Anne Dalke's blog

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"the gift of privacy with the excitement of participation...choose your spectacle and conserve your soul"

This quotation is taken from E.B. White's classic Here Is New York, rendered into beautiful, colorful typography by Debbie Millman. It says more poetically (and much more positively) what George Simmel "said" to us several months ago: that we cultivate a blasé outlook when we are in the city, because we can't cope with all
the stimulus...

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"Painting come to life"

One of the many events Mark and I thought about sending y’all to this semester (and passed over, in favor of other attractions…) was the current exhibit @ the Philadelphia Museum of Art: Léger: Modern Art and the Metropolis. I went to see it this afternoon, really enjoyed it, and thought you might as well (@ least obliquely, and electronically, if not in person).

There’s lots of Duchamp and other Dadaists (which should make us feel right @ home!); Léger was inspired by the “shock of the surprise effect” in their raucous staged events. Léger said that the “task of modern art” was not to simply represent modern life, but to "equal" it; he imagined “color liberated from representation.” There’s lots of motion in these paintings (and Mark, you’ll be interested in particular in a “cine-poem” Léger co-created, “The end of the world filmed by the angel of Notre Dame”--it sounds as though it anticipated Wim Wenders’ work, which you like so much).

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slow time

I'm wondering, in light of our conversations about queering and cripping time, what you all might make of a talk focusing "on the slow end of this tempo spectrum, on creating opportunities for students to engage in deceleration, patience, and immersive attention...."? See The Power of Patience.

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Radical Teacher, plus

I wanted every one to know that the full text of the whole issue of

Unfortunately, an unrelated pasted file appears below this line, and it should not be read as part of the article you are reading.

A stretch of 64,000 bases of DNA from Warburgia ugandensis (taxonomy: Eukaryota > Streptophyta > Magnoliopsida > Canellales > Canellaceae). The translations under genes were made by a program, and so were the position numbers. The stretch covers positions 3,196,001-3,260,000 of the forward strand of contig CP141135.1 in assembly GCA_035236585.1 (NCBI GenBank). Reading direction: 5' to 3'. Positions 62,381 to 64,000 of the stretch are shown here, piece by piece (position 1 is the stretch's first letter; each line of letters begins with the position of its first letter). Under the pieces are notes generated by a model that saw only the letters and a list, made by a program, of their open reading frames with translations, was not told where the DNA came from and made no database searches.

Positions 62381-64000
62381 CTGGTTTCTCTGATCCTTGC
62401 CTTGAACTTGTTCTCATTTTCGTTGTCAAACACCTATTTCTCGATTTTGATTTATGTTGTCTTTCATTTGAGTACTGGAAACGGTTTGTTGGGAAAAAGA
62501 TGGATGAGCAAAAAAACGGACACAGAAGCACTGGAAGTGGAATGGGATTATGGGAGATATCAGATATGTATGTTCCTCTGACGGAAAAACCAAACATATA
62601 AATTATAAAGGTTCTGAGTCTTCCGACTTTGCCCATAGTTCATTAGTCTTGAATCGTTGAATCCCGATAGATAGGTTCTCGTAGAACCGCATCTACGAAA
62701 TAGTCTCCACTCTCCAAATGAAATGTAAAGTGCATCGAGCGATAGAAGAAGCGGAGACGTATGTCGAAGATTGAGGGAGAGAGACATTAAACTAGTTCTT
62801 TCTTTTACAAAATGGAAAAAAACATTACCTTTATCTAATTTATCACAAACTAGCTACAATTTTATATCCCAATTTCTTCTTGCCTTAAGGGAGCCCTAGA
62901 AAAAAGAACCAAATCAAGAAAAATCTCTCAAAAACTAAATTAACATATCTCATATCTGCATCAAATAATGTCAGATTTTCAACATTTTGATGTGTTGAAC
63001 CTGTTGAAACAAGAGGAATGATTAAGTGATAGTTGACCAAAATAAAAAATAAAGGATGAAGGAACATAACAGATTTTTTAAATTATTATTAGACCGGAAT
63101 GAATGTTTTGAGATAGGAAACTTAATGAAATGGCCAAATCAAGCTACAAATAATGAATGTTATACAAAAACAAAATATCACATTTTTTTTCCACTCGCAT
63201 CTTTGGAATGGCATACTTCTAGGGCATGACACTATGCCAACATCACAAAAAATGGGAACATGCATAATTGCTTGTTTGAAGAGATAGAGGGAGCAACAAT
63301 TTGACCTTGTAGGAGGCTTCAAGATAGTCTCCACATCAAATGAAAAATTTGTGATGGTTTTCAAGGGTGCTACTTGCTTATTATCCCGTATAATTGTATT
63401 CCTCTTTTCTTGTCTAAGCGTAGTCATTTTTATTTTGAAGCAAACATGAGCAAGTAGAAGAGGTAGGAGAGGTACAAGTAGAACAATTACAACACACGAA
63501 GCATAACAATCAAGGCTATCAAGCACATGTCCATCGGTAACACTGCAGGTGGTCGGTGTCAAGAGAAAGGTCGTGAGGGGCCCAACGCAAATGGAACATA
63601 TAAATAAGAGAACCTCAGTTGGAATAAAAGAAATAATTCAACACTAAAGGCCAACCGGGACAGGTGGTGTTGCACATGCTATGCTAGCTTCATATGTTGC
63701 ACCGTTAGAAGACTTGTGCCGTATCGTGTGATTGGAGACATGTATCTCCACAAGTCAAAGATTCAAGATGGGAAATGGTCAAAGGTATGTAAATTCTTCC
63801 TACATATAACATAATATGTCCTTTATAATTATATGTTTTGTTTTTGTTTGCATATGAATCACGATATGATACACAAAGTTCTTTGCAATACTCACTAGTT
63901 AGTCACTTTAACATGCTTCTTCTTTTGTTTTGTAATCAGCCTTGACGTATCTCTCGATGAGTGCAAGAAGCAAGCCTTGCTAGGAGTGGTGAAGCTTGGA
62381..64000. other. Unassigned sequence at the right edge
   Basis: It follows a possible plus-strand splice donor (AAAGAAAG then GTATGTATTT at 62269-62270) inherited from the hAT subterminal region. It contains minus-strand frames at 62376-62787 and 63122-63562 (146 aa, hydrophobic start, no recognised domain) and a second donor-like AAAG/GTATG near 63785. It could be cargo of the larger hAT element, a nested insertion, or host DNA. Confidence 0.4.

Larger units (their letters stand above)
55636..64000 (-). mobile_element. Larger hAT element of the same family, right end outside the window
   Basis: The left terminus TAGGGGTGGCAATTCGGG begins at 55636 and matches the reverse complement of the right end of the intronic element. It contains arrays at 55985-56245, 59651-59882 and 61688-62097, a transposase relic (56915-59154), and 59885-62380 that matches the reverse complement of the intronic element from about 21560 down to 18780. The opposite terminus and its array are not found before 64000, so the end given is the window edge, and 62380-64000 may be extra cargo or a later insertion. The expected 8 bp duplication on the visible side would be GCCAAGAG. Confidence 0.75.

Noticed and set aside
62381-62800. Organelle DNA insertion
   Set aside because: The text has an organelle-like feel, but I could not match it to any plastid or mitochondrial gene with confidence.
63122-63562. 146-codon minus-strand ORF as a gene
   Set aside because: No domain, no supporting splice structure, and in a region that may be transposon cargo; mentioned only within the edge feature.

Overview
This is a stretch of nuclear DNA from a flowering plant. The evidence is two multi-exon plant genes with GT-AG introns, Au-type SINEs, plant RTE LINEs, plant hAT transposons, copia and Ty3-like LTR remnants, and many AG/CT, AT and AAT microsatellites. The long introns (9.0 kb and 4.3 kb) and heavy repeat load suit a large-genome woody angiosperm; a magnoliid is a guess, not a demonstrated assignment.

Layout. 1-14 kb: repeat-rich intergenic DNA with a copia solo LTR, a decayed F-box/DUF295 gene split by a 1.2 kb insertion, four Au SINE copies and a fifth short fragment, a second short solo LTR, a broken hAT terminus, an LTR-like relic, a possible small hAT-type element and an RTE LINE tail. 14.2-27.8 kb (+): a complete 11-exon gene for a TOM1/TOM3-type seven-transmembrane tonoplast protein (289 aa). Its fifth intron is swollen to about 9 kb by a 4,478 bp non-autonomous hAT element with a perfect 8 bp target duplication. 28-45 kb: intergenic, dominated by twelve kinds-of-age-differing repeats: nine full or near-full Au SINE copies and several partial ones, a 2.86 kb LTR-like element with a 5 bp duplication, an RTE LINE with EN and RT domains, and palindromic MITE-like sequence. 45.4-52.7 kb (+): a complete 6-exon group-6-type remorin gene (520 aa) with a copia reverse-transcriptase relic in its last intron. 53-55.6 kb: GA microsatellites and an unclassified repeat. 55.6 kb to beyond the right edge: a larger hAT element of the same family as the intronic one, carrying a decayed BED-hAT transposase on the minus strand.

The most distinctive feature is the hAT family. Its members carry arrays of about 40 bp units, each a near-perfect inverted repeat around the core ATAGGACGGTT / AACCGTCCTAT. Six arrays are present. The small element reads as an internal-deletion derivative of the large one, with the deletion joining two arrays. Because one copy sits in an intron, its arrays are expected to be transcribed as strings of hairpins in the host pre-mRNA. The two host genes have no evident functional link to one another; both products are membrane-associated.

Radical Teacher on teaching in carceral institutions is now available on-line through Pro-Quest
and I'd like to recommend that we read (@ least!)
Artif Rafay, "An 'Impossible Profession'? the Radical University in Prison" and
Robert Scott, "Distinguishing Radical Teaching from Merely Having Intense Experiences While Teaching in Prison."

I really enjoyed our conversation last Wednesday; coupla other things i want to remember:
* if we go in talking, we're not attending to the "series of lock boxes "we have to go through
--what about the possibility of our "going in silently," the better to attend to what's happening around us?
--the danger/vulnerability of doing so-->"the more casual we are, the more protected we are"
--sara s's project has got us "sensing" the environment there, attending to what it looks like-->
--but flip this: what does the environment think of us?

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Planning for our next class, on Nov. 22

Anne will print off/bring in the memos to get us/materials into Riverside
each of us will send to Hayley a paragraph we've selected for discussion
Hayley will select one of these and make 15 copies (for the black out poetry exercise)
everyone will bring the sharpies they have (also black crayons?)
Sara will bring multiple copies of the code-switching article;
Hayley will bring all remaining copies of Life on the Outside, along with extra paper and pencils